The numbers show that, all the theses and counterarguments have their merits, though each of them explains only a piece of the puzzles.
A theory is valuable if works in practice. Chart 4 shows how the 56-day MA works in practice.
Chart 4. 50-day and 56-day MA on S&P 500
On Apr. 18th (the blue arrow), the S&P 500 breached the 50-day MA, but closed above the 56-day MA. The very next day, the price bounced up. This shows that the 56-day MA is more effective than the 50-day MA. Another instance is around the end of June and the beginning of July. When the price was above the 50-day and the 56-day MA, it bounced up twice. Once broke below the two MAs, it dived hard. Then the price was held off by both MAs. On Jul. 5th, once the price broke above, a rally followed.
Let’s revisit the reasoning behind the MAs. The 5-day and the 31-day MAs are linked to the calendar. The 56-MA is linked to the calendar as well, but underneath it is linked to the earnings reports, that is, the fundamentals of the stocks. The 105-day MA is linked to the herd behavior. Later on I’ll show that only the 56-day and the 105-day MAs are shared by other stock indices. Hence the fundamentals and the herd behavior are more important in trading and investment, at least if MAs are considered.
I’ll also show that the 5-day and the 31-day MAs are transitory overtime. They were evident during the period from 1993 to 2003 but disappeared in past 10 years (2003 to 2013). The long-term MAs – the 56-day, the 105-day, and the 194-day MAs – are consistent in both periods. This suggests that long term investment strategies are stable than short term ones, again, at least when MAs are considered.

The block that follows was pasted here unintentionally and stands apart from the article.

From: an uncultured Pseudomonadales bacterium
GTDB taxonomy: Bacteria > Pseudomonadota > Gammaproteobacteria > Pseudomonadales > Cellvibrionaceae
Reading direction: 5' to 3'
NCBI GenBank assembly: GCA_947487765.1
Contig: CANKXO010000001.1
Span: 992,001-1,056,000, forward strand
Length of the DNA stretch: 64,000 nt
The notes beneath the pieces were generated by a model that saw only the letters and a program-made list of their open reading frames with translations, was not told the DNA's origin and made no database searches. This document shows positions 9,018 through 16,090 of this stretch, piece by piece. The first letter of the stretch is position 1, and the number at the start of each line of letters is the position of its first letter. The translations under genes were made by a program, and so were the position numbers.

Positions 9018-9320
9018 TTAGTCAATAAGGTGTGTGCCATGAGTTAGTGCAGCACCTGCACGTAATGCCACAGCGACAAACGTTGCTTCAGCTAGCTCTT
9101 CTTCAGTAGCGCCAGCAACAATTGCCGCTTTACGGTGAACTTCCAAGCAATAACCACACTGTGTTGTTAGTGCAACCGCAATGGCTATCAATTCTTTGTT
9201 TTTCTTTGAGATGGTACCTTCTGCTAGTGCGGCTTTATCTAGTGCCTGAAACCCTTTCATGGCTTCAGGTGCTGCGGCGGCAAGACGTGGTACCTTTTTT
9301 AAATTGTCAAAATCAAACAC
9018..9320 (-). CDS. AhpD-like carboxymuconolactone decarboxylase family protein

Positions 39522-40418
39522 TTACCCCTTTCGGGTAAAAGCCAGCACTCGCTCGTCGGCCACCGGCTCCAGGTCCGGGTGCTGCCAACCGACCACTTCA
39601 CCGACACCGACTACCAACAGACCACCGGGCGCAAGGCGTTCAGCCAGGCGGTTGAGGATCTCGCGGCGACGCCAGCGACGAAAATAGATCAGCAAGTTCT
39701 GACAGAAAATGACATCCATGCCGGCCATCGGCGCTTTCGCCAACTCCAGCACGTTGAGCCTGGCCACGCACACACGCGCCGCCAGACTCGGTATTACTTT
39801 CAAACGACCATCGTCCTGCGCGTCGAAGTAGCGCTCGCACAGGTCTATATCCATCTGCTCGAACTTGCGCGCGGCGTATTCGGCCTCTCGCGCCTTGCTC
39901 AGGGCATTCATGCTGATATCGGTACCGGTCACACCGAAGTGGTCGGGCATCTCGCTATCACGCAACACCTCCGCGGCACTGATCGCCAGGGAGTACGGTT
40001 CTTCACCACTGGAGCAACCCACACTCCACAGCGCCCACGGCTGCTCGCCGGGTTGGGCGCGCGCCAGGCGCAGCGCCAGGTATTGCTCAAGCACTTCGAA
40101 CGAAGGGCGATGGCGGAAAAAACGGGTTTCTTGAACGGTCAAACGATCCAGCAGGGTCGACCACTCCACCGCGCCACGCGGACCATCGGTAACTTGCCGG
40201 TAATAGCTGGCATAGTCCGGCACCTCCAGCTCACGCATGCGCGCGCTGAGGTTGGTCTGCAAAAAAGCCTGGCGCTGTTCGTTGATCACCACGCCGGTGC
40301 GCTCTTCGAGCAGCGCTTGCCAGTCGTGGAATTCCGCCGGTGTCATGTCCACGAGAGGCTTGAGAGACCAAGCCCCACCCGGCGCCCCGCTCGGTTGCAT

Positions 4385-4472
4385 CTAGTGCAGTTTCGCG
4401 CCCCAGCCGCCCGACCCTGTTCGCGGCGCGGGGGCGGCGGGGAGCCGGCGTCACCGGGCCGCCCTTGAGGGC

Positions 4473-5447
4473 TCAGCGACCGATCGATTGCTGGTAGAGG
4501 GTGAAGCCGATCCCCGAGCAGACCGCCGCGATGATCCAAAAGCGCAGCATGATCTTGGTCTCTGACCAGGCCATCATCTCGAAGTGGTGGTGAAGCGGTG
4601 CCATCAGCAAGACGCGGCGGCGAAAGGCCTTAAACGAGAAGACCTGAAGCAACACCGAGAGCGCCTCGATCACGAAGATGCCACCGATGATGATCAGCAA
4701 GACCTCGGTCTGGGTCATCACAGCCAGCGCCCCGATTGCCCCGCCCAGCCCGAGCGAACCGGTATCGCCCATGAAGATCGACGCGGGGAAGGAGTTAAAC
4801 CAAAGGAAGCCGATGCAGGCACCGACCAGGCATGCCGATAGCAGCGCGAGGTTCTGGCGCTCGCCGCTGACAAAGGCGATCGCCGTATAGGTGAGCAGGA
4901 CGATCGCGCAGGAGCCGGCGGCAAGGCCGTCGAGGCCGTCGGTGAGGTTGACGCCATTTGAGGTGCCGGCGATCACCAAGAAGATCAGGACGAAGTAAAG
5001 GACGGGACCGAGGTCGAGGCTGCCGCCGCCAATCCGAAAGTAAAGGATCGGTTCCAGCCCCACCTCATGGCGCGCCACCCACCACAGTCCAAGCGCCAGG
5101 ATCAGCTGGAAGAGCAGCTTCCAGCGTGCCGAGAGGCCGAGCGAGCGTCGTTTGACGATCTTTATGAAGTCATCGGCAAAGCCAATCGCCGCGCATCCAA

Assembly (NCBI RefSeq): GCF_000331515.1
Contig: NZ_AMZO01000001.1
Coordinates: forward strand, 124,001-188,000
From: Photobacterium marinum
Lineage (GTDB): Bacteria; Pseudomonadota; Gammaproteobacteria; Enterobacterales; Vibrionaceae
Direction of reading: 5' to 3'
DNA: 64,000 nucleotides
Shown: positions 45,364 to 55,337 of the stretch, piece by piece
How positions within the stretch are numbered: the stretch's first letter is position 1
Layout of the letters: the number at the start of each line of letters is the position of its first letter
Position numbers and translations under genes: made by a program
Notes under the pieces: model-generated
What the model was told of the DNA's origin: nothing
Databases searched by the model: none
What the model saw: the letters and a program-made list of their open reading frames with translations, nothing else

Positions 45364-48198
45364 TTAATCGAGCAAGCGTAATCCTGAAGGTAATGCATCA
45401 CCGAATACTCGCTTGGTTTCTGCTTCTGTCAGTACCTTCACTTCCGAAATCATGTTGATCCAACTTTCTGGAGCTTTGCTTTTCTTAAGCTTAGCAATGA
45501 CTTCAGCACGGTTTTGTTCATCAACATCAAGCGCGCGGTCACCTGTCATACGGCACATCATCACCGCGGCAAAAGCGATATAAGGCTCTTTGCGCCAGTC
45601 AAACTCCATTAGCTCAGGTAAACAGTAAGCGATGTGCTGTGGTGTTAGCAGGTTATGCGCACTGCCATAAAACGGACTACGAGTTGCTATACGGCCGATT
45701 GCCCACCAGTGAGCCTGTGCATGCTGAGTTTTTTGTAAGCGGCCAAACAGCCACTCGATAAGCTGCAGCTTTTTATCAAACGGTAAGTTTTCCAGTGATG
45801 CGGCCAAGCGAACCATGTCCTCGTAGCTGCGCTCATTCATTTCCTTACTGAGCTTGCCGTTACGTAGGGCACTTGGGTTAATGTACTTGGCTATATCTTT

Not the Holy Grail
But the MAs are not the Holy Grail. The bad news is different stocks have different optimal MAs. Chart 5 and Chart 6 show the same analysis on the Russell 2000 Index and the NASDAQ 100 Index.
Chart 5. Russell 2000
Chart 6. NASDAQ 100
Small cap stocks are inherently volatile. NASDAQ 100 stocks are basically driven by their growth prospective. Their behaviors are different from those in the S&P 500 Index. Still, the quarterly effect is evident on both the Russell 2000 and the NASDAQ 100, shown by the 59-day MA on the former and the 61-day MA on the latter. And the number 100 works on both of them, shown by the 100-day MA on the former and the 90-day MA on the latter.
Another problem is, even on the same index, some optimal MAs are transitory over time. Chart 7 and 8 show the same analysis on the S&P 500 over two periods, from 1993 to 2003 and from 2003 to 2013. The 5-day and 31-day MAs were evident during the period from 1993 to 2003. But they disappeared in past 10 years. The long-term MAs are consistent over both periods.
Chart 7. S&P 500, 1993 - 2003
Chart 8. S&P 500, 2003 - 2013
Yet another issue is that a trading strategy based purely on optimal MAs performed poorly in the past 20 years. The trading strategy buys the S&P 500 Index when the price crosses above an optimal MA, and liquidates the position when the price crosses below it. As shown in Table 1, only the 194-day MA barely beat the S&P 500 Index. All the rest performed poorly. The 5-day MA even produced a negative return. This is another piece of evidence that long term MAs are better than short term ones.
Table 1. Performance of the MA Crossover Strategy
Chart 9. Performance of the MA Crossover Strategy
The result is somehow expected. If a simple MA crossover strategy has outstanding performance, contrarian strategies will be developed to attack it and finally reduce its power. MAs with certain periods are good at providing support and resistance to the price. But the power alone is not enough to make someone rich. Still MAs are good building blocks for investment strategies. Just it’s better to use them in conjunction with other techniques.
Share the Program
I would like to share my Python script that calculates the number of crosses of MAs. Click on the link and you can view the code on the Cloud9 website. Sign up for free and then chat with me so I can grant you write permission. After that you can edit the code and run it. Everything is online and hassle-free.
Line 33 and 34 control the time period for which the script will download historical price data. Line 91 controls the ticker of the stock or index the script will calculate the number of crosses.